Optimizing DSM-IV-TR classification accuracy: A Brief Biosocial Screen for detecting current gambling disorders among gamblers in the general household population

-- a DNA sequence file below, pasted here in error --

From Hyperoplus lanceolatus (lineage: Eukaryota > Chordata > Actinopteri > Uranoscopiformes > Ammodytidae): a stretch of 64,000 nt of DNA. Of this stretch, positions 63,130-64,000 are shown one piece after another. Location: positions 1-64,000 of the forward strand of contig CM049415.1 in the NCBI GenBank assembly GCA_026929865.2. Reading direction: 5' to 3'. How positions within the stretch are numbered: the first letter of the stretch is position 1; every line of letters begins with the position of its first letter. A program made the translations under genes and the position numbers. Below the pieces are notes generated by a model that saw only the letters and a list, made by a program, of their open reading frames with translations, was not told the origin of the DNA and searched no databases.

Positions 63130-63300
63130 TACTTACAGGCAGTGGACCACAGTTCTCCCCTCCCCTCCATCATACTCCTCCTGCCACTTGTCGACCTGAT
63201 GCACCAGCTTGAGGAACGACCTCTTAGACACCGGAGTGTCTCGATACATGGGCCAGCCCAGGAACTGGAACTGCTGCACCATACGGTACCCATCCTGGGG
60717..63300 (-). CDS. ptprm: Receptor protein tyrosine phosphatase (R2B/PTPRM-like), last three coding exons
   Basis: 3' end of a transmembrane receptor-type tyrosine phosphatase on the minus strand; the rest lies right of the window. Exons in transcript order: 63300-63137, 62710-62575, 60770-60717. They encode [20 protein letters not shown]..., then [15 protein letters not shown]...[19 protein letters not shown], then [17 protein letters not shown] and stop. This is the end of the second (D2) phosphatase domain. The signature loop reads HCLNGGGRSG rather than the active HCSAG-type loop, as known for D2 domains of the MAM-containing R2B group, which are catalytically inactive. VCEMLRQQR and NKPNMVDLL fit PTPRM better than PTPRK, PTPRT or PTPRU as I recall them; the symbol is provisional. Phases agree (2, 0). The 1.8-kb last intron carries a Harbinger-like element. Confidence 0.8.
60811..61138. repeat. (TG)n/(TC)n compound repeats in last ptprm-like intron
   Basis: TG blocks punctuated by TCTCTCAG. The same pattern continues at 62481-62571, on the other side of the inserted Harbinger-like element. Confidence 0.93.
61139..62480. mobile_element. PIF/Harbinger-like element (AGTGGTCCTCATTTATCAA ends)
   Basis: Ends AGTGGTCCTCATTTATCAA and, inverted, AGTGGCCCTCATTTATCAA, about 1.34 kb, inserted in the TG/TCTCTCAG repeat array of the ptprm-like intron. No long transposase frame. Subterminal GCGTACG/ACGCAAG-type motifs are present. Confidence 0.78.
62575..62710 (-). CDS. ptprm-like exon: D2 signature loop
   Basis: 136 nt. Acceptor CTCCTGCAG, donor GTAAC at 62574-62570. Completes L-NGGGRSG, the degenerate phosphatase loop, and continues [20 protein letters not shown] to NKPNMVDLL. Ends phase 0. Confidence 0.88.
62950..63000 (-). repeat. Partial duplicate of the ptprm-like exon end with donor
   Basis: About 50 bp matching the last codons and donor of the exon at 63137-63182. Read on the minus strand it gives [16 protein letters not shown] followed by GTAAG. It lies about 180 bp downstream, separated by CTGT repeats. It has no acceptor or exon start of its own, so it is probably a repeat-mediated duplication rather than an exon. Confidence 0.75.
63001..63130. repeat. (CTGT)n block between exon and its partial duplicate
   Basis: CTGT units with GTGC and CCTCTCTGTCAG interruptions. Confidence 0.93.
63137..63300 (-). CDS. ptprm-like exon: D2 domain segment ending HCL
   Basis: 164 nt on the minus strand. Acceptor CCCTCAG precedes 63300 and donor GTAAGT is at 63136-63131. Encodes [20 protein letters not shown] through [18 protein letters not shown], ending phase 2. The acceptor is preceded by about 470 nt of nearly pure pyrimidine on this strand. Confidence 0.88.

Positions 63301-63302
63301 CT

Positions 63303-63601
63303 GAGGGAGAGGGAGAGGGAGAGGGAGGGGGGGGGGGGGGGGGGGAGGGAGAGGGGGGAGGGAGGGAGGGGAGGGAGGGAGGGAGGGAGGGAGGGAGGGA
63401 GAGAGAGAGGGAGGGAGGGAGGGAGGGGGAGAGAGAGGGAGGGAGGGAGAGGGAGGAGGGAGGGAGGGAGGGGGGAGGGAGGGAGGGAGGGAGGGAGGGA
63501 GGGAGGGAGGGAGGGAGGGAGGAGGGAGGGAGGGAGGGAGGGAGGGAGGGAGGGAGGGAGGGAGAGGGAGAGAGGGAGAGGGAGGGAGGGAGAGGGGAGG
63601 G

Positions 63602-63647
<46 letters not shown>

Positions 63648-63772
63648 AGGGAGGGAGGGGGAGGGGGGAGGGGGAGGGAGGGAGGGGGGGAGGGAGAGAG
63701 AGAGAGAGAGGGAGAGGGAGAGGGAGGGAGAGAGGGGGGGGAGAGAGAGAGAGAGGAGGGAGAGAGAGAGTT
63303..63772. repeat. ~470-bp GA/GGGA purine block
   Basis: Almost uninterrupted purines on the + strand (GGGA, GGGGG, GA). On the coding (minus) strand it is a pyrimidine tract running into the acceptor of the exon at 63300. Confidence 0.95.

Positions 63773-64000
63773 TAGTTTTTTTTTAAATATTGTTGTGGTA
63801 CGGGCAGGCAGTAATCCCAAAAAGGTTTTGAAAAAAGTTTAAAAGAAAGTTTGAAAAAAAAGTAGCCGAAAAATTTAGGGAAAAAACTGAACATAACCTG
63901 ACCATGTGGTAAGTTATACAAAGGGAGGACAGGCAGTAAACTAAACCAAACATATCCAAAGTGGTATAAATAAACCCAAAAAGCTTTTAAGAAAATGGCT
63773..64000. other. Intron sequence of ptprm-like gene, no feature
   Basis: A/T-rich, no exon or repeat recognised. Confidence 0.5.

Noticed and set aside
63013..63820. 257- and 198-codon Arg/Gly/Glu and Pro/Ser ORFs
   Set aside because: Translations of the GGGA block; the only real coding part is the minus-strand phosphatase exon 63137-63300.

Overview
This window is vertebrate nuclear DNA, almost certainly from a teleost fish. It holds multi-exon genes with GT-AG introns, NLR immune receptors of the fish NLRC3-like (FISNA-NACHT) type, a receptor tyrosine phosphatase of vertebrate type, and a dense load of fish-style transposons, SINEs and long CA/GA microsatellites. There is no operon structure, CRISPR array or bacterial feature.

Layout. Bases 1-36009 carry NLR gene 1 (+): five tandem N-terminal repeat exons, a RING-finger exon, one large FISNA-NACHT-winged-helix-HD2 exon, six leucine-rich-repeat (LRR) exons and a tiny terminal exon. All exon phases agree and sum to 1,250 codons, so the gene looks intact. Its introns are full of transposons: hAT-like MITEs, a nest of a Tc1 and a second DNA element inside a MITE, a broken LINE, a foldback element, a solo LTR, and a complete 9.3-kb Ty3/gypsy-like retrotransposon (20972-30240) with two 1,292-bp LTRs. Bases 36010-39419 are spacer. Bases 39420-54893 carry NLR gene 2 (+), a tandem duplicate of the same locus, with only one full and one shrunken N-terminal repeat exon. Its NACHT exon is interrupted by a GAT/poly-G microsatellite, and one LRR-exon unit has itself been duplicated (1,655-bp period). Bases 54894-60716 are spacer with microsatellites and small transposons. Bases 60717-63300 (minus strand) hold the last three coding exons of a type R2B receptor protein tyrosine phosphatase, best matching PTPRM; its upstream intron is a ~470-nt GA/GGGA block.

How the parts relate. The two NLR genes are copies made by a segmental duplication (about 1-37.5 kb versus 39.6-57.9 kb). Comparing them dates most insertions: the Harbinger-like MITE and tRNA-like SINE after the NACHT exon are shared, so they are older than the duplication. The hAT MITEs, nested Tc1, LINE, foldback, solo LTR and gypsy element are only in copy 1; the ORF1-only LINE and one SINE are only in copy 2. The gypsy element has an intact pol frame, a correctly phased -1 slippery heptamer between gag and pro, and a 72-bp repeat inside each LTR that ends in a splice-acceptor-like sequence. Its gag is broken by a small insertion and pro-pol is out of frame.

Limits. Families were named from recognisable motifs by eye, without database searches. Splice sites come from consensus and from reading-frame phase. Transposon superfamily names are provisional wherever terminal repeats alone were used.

Objective: To develop a pathological gambling {(PG)} screen for efficient application to the household population and for clinicians to use with treatment seekers. Method: We applied a series of multivariate discriminant functions to past-12-month Diagnostic and Statistical Manual of Mental Disorders, Fourth Edition, Text Revision {(DSM-IV-TR)–based}, gambling-related problems; the National Epidemiologic Survey on Alcohol and Related Conditions {(NESARC)} measured and collected this data. The {NESARC} conducted computer-assisted personal interviews with 43 093 households and identified the largest sample of pathological gamblers drawn from the general household population. Results: We created a 3-item, brief biosocial gambling screen {(BBGS)} with high sensitivity {(Sensitivity} = 0.96; 76 of 79 pathological gamblers correctly identified) and high specificiy {(Specificity} = 0.99; 10 892 of 11 027 nonpathological gamblers correctly identified). Conclusions: Major {US} studies reveal extensive comorbidity of {PG} with other mental illnesses. The {BBGS} features psychometric advantages for health care providers that should encourage clinicians and epidemiologists to consider current {PG} along with other problems. The {BBGS} is practical for clinical application because it uses only 3 items and they are easy to ask, answer, and include in all modes of interviewing, including self-administered surveys. The {BBGS} has a strong theoretical foundation because it includes 1 item from each of the addiction syndrome 3 domains: neuroadaptation (for example, withdrawal); psychosocial characteristics (for example, lying); and adverse social consequences of gambling (for example, obtaining money from others).

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